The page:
It’s been sort of a disturbing Cher week. First, a very astute Cher scholar took me on a pilgrimage of Cher’s evolving teeth, from her 70s wild teeth, (which I loved), to her large Witches/David Letterman-era teeth and beyond. And I don't know why but the whole tooth-journey has taken me quite a while to get my head around, so to speak. (I think I’ve finally found an incidence where this phrase makes physical sense to me). Yes, things did seem odd around the time of Witches but at the time I chalked it up to the new nose.
But the larger problem is I can’t stop thinking about the-Witches-era teeth. For some reason I have a crazy, dancing, grinning kachina running through my brain. He's like the kachinas from my Dad’s childhood on the Hopi reservation near Keams Canyon in Arizona. My dad told me kachinas were meant to teach children important lessons or to scare them into behaving. So I figure my sudden imaginary kachina must be here to scare me out of getting those da vinci veneers.
Scary enough. But then news broke that in August Cher fell down her stairs and broke some toes. Apparently she’s in a lot of pain. I hope she feels better soon and doesn’t get hooked on Vicodin or Demerol or Celebrex.
And then I read that Mask is being made into a musical! When will it all stop??
I suppose I’m just feeling overly anxious because I’m trying to detach at bit. I’m trying to learn website architecture and compliance on my job (which is helping me redesign the woefully web 1.0 Cherscholar.com); I’ve just finished some new book reviews and a year's worth of research for some new poems; I’m getting ready for my 20th high school reunion in a few weeks (should I keep Cher Scholar on the low down?); and I’m helping my parents plan their 50th wedding anniversary in New Mexico. To aid in all that mess I’m learning meditation, yoga, and ceramics. Surprisingly, it’s working. I feel very calm.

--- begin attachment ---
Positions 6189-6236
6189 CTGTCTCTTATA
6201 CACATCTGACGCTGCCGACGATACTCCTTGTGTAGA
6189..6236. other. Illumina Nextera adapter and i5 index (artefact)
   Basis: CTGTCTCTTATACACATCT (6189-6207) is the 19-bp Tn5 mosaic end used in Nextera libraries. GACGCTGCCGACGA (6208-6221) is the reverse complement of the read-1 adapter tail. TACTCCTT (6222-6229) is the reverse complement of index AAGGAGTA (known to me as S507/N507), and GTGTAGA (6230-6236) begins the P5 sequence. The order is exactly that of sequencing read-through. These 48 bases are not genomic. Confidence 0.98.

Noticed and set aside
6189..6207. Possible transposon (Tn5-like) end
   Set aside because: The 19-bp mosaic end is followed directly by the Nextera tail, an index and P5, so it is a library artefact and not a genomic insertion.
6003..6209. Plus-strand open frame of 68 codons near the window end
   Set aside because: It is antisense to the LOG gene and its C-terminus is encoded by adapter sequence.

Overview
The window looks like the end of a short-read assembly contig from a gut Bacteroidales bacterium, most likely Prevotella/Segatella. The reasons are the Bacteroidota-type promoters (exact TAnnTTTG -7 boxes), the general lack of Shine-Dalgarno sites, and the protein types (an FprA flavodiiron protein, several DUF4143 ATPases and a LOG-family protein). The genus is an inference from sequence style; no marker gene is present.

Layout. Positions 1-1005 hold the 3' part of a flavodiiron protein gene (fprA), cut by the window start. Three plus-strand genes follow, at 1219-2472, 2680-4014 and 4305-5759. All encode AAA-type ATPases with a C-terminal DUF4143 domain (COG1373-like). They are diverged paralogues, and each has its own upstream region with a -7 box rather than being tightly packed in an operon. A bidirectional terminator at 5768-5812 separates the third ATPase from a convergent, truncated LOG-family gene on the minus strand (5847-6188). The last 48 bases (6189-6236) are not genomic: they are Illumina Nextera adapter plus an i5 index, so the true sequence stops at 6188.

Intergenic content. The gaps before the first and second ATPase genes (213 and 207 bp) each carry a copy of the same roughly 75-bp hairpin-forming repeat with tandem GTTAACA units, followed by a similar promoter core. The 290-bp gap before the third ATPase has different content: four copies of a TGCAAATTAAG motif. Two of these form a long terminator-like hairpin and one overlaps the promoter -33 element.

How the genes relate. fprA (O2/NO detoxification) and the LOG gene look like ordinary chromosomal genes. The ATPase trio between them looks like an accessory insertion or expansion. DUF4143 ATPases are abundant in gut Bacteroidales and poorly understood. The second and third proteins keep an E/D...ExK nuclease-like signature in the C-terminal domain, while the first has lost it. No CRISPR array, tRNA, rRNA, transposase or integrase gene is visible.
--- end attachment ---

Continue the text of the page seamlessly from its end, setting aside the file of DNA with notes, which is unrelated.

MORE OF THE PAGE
So let’s break it down. Not ever Cher movie needs to be made into a musical. And stories of extensive plastic surgery only serve to remind me that show business is a dirty business. Not a dirty business like a Starbucks franchise. More like an underground gambling, break-your-knees dirty business.
Or toes. And maybe show business is a knee and toe-breaking business which demands physical perfection.
But as my meditation and ceramics teaches me daily, imperfection is God. And maybe that's a good arguement against pop culture; it's not art because it's too perfect.